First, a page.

Geological Confirmations Of The Noachian Deluge -- By: G. Frederick Wright
BSac 59:234 (April 1902) p. 282
Geological Confirmations Of The Noachian Deluge
Internal Evidences Of The Historical Character Of The Biblical Account
The account of the Flood in Genesis does not stand alone. Similar traditions are found among nearly all the nations and tribes of the world. So wide-spread and persistent are these traditions, that those who have given attention to the subject have found it difficult to resist the conviction that they relate to a common event with which the ancestors of all the present population of the world were acquainted in its painful reality.
But, as might be expected, the traditions in general have taken on such local coloring and extravagant proportions that the kernel of truth underlying them has been hopelessly obscured. Among them all, the account in Genesis stands out conspicuous for the grandeur and beauty of the divine attributes revealed in connection with the catastrophe, for the simplicity of the style in which the story is related, and for its undesigned conformity with the natural facts incidentally involved in it.
In the biblical account, nothing is introduced conflicting with the sublime conception of holiness and the peculiar combination of justice and mercy ascribed to God throughout the Bible, and illustrated in the general scheme of providential government manifest in the order of nature and in history; while in the cuneiform tablets, the Deluge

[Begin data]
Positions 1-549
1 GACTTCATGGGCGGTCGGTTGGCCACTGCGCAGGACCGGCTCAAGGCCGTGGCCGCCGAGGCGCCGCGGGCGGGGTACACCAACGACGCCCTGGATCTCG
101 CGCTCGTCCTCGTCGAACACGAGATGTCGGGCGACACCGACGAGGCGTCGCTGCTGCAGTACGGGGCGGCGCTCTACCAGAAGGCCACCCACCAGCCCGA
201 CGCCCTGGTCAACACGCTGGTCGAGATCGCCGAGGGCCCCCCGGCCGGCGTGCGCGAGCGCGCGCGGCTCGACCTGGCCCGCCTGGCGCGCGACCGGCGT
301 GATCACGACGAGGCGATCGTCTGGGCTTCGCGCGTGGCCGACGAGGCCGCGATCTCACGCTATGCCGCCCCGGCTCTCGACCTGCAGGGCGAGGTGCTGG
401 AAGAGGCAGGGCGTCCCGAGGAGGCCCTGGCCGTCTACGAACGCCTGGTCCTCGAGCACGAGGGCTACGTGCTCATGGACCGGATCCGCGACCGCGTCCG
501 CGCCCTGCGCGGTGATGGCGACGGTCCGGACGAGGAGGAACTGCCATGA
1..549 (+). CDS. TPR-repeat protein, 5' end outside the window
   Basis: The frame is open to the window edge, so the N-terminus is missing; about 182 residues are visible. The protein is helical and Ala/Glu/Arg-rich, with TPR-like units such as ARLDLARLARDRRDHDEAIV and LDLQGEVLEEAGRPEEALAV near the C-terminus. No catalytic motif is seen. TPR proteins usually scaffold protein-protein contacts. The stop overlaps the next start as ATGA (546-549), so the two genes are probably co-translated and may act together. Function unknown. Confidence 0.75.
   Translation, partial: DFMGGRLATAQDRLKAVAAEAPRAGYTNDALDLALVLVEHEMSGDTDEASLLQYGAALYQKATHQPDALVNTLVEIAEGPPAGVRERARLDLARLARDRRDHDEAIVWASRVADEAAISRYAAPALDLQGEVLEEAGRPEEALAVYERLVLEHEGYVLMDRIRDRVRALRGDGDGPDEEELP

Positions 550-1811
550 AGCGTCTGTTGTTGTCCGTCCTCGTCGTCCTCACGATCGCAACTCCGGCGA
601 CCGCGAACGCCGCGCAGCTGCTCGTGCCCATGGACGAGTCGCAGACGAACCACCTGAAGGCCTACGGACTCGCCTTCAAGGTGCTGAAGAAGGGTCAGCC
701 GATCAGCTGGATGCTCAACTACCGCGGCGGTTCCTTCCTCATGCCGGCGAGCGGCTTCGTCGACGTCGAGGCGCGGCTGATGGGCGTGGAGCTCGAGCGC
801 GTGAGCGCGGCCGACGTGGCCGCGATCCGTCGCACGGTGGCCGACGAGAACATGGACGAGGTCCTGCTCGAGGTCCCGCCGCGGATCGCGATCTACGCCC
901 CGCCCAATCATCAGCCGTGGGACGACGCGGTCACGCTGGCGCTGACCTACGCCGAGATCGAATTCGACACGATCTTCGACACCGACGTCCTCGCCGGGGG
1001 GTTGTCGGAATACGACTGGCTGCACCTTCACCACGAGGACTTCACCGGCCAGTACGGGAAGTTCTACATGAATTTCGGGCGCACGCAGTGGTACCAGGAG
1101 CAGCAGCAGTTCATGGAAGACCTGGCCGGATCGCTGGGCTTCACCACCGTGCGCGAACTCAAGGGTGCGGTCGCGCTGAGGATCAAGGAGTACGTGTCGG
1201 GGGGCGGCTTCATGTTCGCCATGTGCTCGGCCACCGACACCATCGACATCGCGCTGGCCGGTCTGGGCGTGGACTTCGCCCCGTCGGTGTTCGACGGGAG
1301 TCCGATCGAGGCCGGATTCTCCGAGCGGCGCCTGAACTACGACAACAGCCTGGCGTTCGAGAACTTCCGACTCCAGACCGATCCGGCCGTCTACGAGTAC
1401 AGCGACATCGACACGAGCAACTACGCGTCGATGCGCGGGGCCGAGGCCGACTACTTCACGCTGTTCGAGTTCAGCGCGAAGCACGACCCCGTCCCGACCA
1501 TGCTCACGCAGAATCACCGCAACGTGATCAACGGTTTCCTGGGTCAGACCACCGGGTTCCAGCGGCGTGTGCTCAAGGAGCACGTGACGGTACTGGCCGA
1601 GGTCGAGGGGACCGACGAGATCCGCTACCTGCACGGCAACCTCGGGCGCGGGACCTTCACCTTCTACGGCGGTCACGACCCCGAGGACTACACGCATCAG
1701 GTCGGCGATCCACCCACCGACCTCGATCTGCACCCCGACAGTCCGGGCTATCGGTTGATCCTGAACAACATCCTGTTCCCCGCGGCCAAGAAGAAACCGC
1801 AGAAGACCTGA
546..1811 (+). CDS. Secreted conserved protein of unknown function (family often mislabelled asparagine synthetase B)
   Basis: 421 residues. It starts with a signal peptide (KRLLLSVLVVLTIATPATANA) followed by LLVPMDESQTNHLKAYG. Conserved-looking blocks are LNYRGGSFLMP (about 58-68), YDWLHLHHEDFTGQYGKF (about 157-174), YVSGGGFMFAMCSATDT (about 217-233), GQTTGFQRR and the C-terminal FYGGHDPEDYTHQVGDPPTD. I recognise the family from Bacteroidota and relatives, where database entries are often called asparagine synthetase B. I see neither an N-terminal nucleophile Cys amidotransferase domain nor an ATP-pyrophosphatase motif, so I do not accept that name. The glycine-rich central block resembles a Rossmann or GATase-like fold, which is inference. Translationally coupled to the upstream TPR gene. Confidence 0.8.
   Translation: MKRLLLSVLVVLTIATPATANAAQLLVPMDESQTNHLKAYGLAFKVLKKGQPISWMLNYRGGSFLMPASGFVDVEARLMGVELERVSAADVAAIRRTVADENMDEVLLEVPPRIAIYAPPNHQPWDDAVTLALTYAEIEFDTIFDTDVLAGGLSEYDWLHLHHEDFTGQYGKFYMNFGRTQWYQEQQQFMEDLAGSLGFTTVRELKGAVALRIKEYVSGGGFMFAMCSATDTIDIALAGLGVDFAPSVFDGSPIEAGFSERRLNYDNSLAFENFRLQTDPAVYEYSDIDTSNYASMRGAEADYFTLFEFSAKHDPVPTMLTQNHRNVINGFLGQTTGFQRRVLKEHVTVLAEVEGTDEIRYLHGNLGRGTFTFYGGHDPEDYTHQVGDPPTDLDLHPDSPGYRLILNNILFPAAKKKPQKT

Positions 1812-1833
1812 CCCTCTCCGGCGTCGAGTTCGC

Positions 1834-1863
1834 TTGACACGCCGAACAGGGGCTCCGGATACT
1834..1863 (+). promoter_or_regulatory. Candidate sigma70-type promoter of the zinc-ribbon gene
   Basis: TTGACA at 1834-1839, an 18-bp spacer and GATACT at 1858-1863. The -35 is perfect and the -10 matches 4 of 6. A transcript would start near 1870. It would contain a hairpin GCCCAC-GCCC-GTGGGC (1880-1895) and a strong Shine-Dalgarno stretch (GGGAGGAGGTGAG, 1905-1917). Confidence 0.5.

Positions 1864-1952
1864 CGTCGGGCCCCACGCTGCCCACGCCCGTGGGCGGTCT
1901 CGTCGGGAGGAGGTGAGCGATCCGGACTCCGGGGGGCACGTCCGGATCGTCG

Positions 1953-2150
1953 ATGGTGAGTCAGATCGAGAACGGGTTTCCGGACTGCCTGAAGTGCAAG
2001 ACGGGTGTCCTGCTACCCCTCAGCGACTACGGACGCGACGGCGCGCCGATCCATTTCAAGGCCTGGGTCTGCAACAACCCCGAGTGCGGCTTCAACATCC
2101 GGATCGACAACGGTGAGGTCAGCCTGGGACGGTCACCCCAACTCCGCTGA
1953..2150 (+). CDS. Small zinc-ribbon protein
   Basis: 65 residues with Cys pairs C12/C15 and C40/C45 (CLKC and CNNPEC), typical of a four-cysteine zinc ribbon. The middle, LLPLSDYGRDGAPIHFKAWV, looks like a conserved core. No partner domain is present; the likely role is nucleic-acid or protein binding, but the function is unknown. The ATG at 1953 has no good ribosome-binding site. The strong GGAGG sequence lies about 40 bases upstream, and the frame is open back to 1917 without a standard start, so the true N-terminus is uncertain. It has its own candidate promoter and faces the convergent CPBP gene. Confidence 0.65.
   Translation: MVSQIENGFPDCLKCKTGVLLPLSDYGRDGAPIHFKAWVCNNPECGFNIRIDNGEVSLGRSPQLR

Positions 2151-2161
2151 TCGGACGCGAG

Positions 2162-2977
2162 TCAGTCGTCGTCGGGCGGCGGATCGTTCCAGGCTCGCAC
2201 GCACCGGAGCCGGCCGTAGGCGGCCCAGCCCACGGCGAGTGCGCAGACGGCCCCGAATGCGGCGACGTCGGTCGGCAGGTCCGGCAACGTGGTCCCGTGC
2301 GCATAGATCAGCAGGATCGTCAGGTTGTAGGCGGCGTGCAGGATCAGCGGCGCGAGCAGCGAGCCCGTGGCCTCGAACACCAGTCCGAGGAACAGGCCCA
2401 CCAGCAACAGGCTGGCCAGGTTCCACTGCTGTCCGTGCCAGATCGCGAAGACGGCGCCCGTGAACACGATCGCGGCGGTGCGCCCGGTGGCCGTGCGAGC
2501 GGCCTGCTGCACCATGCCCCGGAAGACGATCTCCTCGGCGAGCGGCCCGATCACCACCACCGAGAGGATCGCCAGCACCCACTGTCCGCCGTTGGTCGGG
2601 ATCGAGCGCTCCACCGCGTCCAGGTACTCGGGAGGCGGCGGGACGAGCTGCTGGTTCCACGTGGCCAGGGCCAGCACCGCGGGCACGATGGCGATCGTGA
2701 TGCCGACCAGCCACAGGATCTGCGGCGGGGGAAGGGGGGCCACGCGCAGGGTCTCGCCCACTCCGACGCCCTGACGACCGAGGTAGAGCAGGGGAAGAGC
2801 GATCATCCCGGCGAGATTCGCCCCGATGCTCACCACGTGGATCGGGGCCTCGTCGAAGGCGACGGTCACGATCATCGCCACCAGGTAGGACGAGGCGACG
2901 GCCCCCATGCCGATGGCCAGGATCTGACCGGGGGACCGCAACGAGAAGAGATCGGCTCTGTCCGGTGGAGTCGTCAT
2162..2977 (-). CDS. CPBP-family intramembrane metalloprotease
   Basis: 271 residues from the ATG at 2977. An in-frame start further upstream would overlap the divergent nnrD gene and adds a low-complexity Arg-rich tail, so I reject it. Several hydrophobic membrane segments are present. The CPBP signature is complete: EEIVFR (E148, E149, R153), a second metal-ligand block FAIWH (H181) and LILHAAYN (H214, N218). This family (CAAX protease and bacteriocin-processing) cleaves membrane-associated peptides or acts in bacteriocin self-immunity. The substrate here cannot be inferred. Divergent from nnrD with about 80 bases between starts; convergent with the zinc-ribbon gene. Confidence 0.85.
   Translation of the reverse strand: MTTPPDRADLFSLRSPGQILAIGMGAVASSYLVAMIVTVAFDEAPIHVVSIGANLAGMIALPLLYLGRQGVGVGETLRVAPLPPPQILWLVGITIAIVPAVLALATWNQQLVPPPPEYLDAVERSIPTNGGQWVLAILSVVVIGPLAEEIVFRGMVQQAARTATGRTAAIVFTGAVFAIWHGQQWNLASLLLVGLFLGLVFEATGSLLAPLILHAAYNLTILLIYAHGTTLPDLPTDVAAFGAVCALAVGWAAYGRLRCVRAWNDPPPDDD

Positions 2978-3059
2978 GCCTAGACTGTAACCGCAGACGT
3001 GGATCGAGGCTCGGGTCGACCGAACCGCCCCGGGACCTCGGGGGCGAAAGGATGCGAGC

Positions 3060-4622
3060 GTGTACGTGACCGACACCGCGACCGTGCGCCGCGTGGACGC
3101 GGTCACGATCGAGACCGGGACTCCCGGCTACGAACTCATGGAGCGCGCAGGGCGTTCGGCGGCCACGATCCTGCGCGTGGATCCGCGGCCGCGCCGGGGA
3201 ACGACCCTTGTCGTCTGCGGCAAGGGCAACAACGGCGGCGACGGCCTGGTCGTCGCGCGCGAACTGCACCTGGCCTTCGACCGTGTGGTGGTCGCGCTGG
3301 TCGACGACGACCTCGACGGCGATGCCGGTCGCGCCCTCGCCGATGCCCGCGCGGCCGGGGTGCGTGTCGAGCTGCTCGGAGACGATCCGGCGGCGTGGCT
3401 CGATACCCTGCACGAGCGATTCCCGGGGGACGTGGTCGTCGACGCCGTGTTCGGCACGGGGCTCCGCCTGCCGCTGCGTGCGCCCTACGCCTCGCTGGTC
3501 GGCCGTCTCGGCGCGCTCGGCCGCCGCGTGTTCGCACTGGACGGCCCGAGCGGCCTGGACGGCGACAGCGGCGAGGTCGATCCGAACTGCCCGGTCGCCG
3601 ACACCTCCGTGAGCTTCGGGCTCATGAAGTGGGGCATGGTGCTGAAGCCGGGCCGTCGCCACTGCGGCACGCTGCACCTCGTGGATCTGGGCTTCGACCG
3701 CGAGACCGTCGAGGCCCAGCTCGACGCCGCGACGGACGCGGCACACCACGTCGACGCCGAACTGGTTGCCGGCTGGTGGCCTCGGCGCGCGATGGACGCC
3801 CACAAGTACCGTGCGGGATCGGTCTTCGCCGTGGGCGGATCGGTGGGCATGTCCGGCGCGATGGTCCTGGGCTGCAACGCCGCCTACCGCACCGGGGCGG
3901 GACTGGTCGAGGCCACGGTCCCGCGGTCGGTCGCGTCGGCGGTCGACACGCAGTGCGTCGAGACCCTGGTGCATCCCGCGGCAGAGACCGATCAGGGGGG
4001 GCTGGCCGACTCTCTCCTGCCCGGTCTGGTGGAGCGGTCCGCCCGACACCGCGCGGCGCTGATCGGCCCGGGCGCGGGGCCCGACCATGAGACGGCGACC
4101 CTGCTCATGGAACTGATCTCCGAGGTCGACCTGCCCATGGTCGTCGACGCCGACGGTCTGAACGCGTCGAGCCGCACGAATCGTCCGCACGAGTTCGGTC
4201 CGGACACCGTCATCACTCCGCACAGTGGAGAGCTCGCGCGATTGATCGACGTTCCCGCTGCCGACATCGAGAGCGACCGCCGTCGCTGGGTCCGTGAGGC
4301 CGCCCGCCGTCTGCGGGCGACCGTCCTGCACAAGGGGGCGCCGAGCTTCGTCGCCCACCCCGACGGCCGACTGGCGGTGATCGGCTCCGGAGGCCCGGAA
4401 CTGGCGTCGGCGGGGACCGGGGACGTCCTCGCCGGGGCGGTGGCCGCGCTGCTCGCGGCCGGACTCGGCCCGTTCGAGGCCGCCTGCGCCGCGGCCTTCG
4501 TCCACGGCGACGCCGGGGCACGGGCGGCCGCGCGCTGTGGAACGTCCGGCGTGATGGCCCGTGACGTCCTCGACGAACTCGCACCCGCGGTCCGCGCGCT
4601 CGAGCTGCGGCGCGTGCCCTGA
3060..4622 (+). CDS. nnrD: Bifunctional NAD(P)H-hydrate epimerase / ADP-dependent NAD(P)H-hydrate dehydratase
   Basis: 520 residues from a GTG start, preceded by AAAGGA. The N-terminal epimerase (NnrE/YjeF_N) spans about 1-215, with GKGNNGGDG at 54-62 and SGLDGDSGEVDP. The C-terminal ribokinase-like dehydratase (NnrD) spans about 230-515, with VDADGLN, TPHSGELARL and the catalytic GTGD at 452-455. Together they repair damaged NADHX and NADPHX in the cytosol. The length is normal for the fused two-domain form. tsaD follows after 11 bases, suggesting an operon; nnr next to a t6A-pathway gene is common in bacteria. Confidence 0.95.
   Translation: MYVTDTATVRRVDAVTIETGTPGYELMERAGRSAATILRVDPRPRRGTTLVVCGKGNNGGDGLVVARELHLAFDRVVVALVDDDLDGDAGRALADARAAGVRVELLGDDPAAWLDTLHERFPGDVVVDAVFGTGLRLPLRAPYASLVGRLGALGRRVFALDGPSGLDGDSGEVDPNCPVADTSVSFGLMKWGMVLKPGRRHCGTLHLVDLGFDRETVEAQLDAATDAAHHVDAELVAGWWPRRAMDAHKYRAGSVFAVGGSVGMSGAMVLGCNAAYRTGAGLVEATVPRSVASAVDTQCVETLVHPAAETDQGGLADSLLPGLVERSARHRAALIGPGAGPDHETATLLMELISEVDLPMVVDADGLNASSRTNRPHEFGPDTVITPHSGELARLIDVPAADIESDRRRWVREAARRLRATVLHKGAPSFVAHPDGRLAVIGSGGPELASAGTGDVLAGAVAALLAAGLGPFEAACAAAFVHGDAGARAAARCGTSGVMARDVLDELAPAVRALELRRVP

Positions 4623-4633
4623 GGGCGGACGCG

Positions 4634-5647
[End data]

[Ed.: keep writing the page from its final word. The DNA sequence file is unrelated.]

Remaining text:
BSac 59:234 (April 1902) p. 283
is occasioned by a quarrel among the gods, and the few survivors escape, not by reason of a merciful plan, but by a mistake which aroused the anger of Bel.
“As soon as Bel arrived
And saw the ship, Bel was angry;
He was filled with wrath at the gods, the Igigi:
‘Hath there any soul escaped?
Not a man should have survived destruction.’”
The story is conclusively shown not to be a legend connected with an ordinary river flood, by the fact that the ark is represented as floating up stream. Upon this point, the Scripture account, the cuneiform tablets, and Berosus are in substantial agreement. According to Genesis, it was not, as it is usually translated, on “Mount Ararat,” but in the “mountains of Ararat,” designating an indefinite region in Armenia; according to the inscriptions, it was in Nizir, a region, in close proximity to Ararat, which is watered by the Zab and the Tornadus; while, according to Berosus, it was on the Gordyaean Mountains, included in the same indefinite area. In all three cases, its resting-place is in the direction of the headwaters of the Euphrates Valley, while the scene of the building is clearly laid in the lower part of the valley.
Again, in the biblical account, the spread...
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